On Thursday, Sony Electronics, which sells e-book devices under the Reader brand, plans to announce that by the end of the year it will sell digital books only in the ePub format, an open standard created by a group including publishers like Random House and HarperCollins.
Sony will also scrap its proprietary anticopying software in favor of technology from the software maker Adobe that restricts how often e-books can be shared or copied.
“There is going to be a proliferation of different reading devices, with different features and capabilities and prices for a different set of consumer requirements,” said Steve Haber, president of Sony’s digital reading unit. “If people are going to this e-book shopping mall, they are going to want to shop at all the stores, and not just be required to shop at one store.”
Source: New York Times
Send-Email is an email sender that lets you easily send free anonymous emails from anywhere without any hassle. There are many ways to make use of this app. Some folks may use it to anonymously confess their love or send prank email to friends others may, others can use the site to send emails from public computers where it’s not secure to login to their email account.
Sending email is straightforward. Enter recipient’s email, type in your message and click on the “Send Message” button. That’s it!
- Anonymous email sender.
- Send as many emails as you like.
- Free, no registration needed.
Source: makeuseof.comDid you like this? If so, please bookmark it, RSS feed.
The folks at makeuseof.com posted these five free ebooks to teach yourself Linux. In all honesty it’s something I’ve never played too much with but I might give it another whirl since these are available.
MakeUseOf’s very own Newbie’s Guide to Linux, tells you how to choose a distribution and then teaches you how to perform a basic Linux install. You can then use the guide to familiarize yourself with the Linux desktop and some basic commands.
Stefan did a great job in keeping it simple and to the point, the way beginners want it. Also don’t forget to check out our other MakeUseOf Manuals.
Takes you from the absolute basics to basics. This hands on guide tells you everything right from logging in, basic file management, backup techniques up to basics of networking. It is what you need if you are having difficulty figuring out how to get to that resume file you saved just now. The guide explains Linux file structure and introduces to basic commands and text editors as well.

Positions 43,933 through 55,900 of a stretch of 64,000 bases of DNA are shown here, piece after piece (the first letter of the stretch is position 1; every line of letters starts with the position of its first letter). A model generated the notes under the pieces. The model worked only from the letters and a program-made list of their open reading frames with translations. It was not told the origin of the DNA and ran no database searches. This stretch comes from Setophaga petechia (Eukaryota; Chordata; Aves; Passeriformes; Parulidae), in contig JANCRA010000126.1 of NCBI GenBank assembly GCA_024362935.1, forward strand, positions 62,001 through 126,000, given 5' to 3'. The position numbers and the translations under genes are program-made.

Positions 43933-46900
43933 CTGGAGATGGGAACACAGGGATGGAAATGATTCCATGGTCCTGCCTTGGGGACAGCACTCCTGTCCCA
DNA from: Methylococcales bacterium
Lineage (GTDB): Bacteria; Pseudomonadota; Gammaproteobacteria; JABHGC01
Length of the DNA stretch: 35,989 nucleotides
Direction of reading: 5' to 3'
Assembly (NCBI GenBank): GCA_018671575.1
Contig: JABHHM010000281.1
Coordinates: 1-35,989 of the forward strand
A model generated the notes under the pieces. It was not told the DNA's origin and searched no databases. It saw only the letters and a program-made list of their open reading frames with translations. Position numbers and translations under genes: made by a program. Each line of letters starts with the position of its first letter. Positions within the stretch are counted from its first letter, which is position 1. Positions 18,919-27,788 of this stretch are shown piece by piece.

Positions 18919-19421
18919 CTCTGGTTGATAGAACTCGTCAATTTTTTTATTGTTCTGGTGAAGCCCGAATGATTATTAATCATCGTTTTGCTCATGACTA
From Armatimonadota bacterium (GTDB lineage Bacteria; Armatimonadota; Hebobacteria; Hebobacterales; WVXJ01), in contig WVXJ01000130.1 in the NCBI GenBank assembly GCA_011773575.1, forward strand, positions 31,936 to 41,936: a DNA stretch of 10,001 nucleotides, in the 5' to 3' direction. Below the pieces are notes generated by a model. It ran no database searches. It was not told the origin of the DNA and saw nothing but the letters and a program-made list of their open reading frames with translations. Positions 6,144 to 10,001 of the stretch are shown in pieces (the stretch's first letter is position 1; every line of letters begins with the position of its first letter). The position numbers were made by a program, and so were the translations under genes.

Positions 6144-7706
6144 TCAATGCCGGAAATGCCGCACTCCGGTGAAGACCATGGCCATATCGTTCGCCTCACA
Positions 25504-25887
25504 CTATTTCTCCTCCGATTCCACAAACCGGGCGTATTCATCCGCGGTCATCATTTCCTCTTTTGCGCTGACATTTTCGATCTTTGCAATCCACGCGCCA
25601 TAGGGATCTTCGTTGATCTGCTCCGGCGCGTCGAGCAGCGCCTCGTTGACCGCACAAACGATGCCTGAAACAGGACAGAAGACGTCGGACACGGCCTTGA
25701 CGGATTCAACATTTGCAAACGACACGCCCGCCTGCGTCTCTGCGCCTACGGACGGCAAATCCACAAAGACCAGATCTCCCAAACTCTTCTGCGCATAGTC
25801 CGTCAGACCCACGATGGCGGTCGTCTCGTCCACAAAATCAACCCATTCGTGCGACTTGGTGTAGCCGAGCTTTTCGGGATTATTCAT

One important aspect of working in Linux is that you have to familiar with the command line. This book shows you how to use the command line in Linux to your advantage. Apart from the ins and outs of the shell, this book also introduces various commands and the situations where you would use them. There are chapters that deal with specific tasks and list various commands you can use to achieve the task. If you can study online, there is another excellent manual you can refer to.
Ubuntu is one of the most popular distributions, new users look up to when trying out Linux. If it is Ubuntu specific information that you are after then you should definitely check out Ubuntu Pocket Guide and Reference. The guide takes you from installing and configuring Ubuntu to adding and managing software and securing your system. A must read book if you use Ubuntu.
This one is not for the faint hearted! There is enough Linux juice in this book to keep even the intermediate to advanced users interested. The book begins humbly by presenting the basic commands and tools, however before you know it, you are learning everything from regular expressions to shell scripting to C programming to networking.
There is plenty of great material out there if you are trying to learn Linux, similar to these downloadable ebooks to teach yourself everything you ever wanted to know about Linux. If you have read a book or a tutorial that you found particularly useful, feel free to tell us about it in the comments below.Did you like this? If so, please bookmark it, RSS feed.